Wounded Knee in 1891 and 1973: Prophets, protest, and a century of Sioux resistance

Persistent Link:
http://hdl.handle.net/10150/278658
Title:
Wounded Knee in 1891 and 1973: Prophets, protest, and a century of Sioux resistance
Author:
Bohnlein, Ivy Briana, 1974-
Issue Date:
1998
Publisher:
The University of Arizona.
Rights:
Copyright © is held by the author. Digital access to this material is made possible by the University Libraries, University of Arizona. Further transmission, reproduction or presentation (such as public display or performance) of protected items is prohibited except with permission of the author.
Abstract:
Wounded Knee has been the site of two significant encounters between the United States and the Sioux nation: the massacre at Wounded Knee in 1891, and the takeover of Wounded Knee Village in 1973. These encounters are related to each other by more than location: both were the result of Sioux participation in a national movement. In the 1880s, that movement was the Ghost Dance, though Sioux involvement was characterized by a uniquely hostile approach. A century later, the Sioux of Pine Ridge reservation formed an alliance with the national American Indian Movement that resulted in a seventy-one day armed siege at Wounded Knee. During both time periods, similar historical factors, external forces, and internal conflicts resulted in the Sioux taking part in these movements, but the unique character of their resistance was shaped by internalized values and a cultural model which favored an aggressive response to perceived threats.
Type:
text; Thesis-Reproduction (electronic)
Keywords:
Anthropology, Cultural.; History, United States.
Degree Name:
M.A.
Degree Level:
masters
Degree Program:
Graduate College; Anthropology
Degree Grantor:
University of Arizona
Advisor:
Schlegel, Alice

Full metadata record

DC FieldValue Language
dc.language.isoen_USen_US
dc.titleWounded Knee in 1891 and 1973: Prophets, protest, and a century of Sioux resistanceen_US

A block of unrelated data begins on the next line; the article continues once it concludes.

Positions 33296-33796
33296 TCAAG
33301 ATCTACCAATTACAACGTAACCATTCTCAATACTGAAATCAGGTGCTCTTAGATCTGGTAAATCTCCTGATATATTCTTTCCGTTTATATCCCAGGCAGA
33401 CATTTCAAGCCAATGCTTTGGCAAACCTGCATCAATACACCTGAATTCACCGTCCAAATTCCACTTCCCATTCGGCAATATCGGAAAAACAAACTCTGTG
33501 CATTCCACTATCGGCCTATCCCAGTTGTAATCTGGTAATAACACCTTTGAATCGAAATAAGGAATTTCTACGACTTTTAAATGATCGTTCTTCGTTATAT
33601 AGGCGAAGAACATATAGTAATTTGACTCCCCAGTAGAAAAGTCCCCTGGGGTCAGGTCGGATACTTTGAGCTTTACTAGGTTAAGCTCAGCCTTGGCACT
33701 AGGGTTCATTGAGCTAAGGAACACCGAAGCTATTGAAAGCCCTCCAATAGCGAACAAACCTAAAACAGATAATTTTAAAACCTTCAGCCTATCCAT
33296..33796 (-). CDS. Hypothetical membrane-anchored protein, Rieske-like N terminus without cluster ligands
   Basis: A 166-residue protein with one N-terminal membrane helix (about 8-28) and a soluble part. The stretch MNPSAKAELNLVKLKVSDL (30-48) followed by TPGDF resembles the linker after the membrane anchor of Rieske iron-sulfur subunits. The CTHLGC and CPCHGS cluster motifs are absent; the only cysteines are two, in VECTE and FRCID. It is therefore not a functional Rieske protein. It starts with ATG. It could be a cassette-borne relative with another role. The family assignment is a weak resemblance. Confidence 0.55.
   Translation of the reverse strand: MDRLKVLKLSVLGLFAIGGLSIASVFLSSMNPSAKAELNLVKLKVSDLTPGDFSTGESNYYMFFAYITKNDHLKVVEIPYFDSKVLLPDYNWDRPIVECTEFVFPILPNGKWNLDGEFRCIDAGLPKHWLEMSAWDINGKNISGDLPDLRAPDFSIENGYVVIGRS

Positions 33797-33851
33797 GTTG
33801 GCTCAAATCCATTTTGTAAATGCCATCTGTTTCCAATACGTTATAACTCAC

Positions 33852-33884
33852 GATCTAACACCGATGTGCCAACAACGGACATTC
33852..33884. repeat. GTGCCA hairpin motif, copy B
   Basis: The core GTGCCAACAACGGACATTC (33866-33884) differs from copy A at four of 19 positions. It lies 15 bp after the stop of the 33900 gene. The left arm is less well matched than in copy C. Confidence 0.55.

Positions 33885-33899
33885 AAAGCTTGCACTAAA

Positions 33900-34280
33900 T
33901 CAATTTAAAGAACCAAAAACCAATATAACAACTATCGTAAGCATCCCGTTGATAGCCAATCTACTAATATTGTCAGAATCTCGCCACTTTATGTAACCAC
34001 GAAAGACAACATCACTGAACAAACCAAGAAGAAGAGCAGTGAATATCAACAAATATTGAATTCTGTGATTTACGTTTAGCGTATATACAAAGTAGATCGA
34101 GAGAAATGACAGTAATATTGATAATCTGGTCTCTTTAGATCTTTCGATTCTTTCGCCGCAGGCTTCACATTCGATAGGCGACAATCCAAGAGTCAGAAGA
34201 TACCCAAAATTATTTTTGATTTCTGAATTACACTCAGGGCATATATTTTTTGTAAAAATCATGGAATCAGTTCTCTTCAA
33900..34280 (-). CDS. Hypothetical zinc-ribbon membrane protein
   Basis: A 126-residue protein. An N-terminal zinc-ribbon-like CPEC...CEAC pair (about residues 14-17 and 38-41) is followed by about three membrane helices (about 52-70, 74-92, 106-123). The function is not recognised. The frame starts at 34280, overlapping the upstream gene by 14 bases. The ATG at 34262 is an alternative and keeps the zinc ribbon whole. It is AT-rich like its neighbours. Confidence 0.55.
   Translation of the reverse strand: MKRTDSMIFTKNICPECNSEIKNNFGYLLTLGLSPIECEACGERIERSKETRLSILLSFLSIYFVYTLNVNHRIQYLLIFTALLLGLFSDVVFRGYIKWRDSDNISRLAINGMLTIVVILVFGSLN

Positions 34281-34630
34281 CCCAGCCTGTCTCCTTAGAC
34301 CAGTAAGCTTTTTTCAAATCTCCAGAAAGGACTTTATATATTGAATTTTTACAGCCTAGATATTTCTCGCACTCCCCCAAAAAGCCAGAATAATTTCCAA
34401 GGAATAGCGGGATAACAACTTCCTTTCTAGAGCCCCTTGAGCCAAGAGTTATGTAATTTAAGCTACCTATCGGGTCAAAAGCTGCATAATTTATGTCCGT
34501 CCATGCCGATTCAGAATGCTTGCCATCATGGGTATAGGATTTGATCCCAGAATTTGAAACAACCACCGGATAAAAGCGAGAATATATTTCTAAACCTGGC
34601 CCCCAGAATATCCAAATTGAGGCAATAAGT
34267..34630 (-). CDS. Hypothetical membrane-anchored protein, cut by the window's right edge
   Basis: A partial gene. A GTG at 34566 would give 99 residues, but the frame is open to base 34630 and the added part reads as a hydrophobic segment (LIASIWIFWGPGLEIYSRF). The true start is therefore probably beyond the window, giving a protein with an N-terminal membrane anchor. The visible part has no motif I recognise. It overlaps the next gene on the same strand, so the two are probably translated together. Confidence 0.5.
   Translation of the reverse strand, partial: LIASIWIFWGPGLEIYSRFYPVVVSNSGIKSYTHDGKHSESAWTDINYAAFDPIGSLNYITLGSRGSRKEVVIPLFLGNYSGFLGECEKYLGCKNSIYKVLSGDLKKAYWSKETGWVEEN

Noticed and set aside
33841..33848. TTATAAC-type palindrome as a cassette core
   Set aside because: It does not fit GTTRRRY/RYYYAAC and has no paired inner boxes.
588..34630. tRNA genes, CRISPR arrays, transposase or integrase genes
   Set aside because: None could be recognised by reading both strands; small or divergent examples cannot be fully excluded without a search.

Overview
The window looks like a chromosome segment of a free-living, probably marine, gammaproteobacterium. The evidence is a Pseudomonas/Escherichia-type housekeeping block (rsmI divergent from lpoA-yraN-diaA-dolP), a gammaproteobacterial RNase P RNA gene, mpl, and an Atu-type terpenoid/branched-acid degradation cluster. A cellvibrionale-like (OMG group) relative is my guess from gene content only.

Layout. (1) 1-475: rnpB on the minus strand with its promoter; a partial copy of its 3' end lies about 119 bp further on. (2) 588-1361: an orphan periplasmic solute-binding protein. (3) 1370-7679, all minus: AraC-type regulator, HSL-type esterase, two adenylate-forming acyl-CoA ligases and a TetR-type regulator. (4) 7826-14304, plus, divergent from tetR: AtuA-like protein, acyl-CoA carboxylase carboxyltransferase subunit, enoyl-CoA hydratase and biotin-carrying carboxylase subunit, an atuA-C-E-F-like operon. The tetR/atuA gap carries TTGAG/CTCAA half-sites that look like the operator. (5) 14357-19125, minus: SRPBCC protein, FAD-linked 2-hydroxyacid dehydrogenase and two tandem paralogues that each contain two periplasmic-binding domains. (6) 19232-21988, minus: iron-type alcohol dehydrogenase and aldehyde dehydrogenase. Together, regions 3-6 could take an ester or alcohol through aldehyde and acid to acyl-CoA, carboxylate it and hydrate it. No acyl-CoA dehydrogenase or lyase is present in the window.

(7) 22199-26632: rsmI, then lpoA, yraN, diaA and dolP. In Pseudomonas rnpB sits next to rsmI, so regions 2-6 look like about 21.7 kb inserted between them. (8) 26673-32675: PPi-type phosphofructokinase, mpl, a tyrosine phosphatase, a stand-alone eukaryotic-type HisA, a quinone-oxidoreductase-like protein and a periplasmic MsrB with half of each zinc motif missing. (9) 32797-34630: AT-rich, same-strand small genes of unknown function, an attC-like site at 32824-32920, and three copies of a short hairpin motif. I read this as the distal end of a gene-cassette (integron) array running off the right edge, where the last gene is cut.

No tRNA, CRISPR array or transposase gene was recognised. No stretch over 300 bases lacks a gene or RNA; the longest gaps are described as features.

dc.creatorBohnlein, Ivy Briana, 1974-en_US
dc.contributor.authorBohnlein, Ivy Briana, 1974-en_US
dc.date.issued1998en_US
dc.publisherThe University of Arizona.en_US
dc.rightsCopyright © is held by the author. Digital access to this material is made possible by the University Libraries, University of Arizona. Further transmission, reproduction or presentation (such as public display or performance) of protected items is prohibited except with permission of the author.en_US
dc.description.abstractWounded Knee has been the site of two significant encounters between the United States and the Sioux nation: the massacre at Wounded Knee in 1891, and the takeover of Wounded Knee Village in 1973. These encounters are related to each other by more than location: both were the result of Sioux participation in a national movement. In the 1880s, that movement was the Ghost Dance, though Sioux involvement was characterized by a uniquely hostile approach. A century later, the Sioux of Pine Ridge reservation formed an alliance with the national American Indian Movement that resulted in a seventy-one day armed siege at Wounded Knee. During both time periods, similar historical factors, external forces, and internal conflicts resulted in the Sioux taking part in these movements, but the unique character of their resistance was shaped by internalized values and a cultural model which favored an aggressive response to perceived threats.en_US
dc.typetexten_US
dc.typeThesis-Reproduction (electronic)en_US
dc.subjectAnthropology, Cultural.en_US
dc.subjectHistory, United States.en_US
thesis.degree.nameM.A.en_US
thesis.degree.levelmastersen_US
thesis.degree.disciplineGraduate Collegeen_US
thesis.degree.disciplineAnthropologyen_US
thesis.degree.grantorUniversity of Arizonaen_US
dc.contributor.advisorSchlegel, Aliceen_US
dc.identifier.proquest1389593en_US
dc.identifier.bibrecord.b3863675xen_US
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